- The Age Opinion, August 31, 2009
Labor's policies to tackle climate change pander to big business.
POLITICS is far too often about the sizzle rather than the sausage. The latest example is the claim made by coal and de facto climate change minister Martin Ferguson that before Opposition Leader Malcolm Turnbull joined the Liberal Party he hawked himself around the powerbrokers in the ALP for a winnable seat.
The objective of Ferguson's tittle-tattle was to show that Turnbull was a political opportunist who would do whatever it takes to get into Parliament.
Hello? Talk about the pot calling the kettle black. Ferguson was bumped into Parliament by his fellow factional oligarchs. Turnbull won his seat in a genuine preselection battle - a process that died out in the ALP at least two decades earlier.
The ALP as a democratic institution with real rank-and-file policy input through state and federal conference has atrophied to the point where Coalition party members have more say over who represents them in Parliament than those from the ALP.
In government, Rudd Labor has shifted the loci of power from caucus and even full cabinet. It mimics the top-down structure of the Howard government, where policy is developed between key ministers and industry lobbyists representing mining, private heath insurance, religious and independent schools and employer groups. It is not surprising its policies on climate change, education and health are a continuation of the Howard government's policies.
Apologists for Rudd Labor argue that the adoption of the previous government's policies is the price Labor must pay to retain office. The reasons may be more profoundly related to the party structure, which has allowed the professionals - whose interests are primarily gaining and holding power - to divorce themselves from members who see the party as a vehicle to implement progressive policies.
In policy terms, Labor parliamentarians may have more in common with their Liberal opponents, something they disguise by increasingly vitriolic personal attacks or, in Labor's case, by symbolic gestures such as saying sorry to Aborigines or signing Kyoto. It is clear that the Rudd Government is not prepared to undertake reforms to reverse the Howard government's policies, which created two-tier health and education systems where access is largely determined by income and reinforced by fiscal policy.
This Liberal/Labor policy bipartisanship is most clearly on display in measures to deal with global warming. Both sides support the Carbon Pollution Reduction Scheme (CPRS). The political rhetoric serves to disguise the fact that it isn't any such thing. Cap-and-trade schemes ostensibly designed to reduce emissions haven't worked anywhere else in the world and the Australian scheme won't work here.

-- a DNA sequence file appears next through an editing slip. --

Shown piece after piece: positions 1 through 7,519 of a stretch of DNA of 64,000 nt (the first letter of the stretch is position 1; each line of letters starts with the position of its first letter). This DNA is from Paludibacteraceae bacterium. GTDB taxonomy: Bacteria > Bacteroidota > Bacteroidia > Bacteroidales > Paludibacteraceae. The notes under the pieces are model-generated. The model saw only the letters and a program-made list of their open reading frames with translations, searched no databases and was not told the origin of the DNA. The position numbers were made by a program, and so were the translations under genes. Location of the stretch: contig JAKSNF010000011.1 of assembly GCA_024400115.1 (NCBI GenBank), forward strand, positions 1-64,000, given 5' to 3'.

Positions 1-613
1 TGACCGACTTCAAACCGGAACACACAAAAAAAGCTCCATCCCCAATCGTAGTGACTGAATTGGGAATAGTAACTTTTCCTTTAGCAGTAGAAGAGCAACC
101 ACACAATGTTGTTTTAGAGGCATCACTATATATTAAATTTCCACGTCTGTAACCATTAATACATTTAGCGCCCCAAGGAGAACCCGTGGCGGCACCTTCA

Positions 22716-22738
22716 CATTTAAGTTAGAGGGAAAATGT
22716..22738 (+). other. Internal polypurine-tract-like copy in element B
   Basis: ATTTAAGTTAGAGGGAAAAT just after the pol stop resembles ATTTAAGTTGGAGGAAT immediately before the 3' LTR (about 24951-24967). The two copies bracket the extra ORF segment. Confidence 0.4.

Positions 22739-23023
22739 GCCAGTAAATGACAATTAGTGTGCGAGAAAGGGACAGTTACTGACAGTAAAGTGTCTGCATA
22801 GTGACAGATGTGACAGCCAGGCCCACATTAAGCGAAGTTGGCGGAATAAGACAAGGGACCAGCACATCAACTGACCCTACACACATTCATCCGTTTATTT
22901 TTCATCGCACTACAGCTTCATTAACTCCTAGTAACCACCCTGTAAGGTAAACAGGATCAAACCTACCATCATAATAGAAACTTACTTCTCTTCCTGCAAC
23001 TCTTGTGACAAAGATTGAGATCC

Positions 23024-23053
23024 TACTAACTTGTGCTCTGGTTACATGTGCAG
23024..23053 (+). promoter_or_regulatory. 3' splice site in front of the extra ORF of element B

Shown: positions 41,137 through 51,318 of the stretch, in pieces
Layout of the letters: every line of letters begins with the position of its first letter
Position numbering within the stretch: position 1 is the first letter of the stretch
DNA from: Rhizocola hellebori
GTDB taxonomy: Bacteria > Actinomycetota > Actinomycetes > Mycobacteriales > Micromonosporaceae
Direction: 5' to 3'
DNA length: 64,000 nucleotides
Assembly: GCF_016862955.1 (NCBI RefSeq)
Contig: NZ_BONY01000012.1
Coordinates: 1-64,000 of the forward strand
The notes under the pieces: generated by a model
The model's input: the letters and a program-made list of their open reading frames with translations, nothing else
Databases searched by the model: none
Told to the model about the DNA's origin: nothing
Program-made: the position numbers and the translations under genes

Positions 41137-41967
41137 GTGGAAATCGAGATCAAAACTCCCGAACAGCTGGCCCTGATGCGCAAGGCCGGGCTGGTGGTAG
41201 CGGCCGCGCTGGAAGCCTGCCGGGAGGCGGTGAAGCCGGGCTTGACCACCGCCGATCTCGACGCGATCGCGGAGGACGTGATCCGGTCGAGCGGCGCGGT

The National Party is right. It is a disguised carbon tax that will affect the price of everything - although nowhere near as much as senators Joyce and Boswell and an army of lobbyists are claiming in order to maximise offsets and minimise the tax's cost to their constituents.
The CPRS is structured so that most of the revenue it raises will be recycled back to Australia's largest polluters rather than used to finance the massive increase in investment in renewable energy needed if Australia is to cut its emissions and maintain its living standards. Worse, even as the cap on emissions is lowered, the big polluters will be able to meet their lower targets by buying dodgy emission permits offsets from Papua New Guinea and Indonesia so that, according to Treasury forecasts, actual emissions by Australia's biggest polluters will be above 1990 levels until after 2035.
In other words, the CPRS, like similar schemes in Europe, is designed to slow down the structural change necessary to avoid catastrophic climate change. Simultaneously, it will create a new field of innovation for the financial industry, which led to the global economic crisis.
According to David Spratt, co-author of Climate Code Red, ''the debate in Australia (and elsewhere) is deeply delusional and getting worse. As the evidence becomes overwhelming that we are heading for a climate apocalypse if we go on as we are for even another five years, the level of cognitive dissonance increases in proportion.''
Last week the Coalition joined the Government to pass the Renewable Energy Target (RET), which will increase the proportion of electricity being generated from renewable energy from 10 to 20 per cent, but only after the number of energy-intensive industries eligible for exemption from the flow-through into higher electricity prices was increased from three to 40.
The Greens, who are the only political party serious about climate change, have been effectively shut out of negotiations to improve these climate change measures.
The political correspondent of Crikey, commenting on the passage of the RET last week, said the capacity of the Australian Parliament to bastardise good policy and turn it into a feeding trough for rent seekers and other parasites is remarkable. This is the real story: how Australia's two major political parties have become as one in the service of Australia's major polluters.
Kenneth Davidson is a contributor. His column will appear every Monday.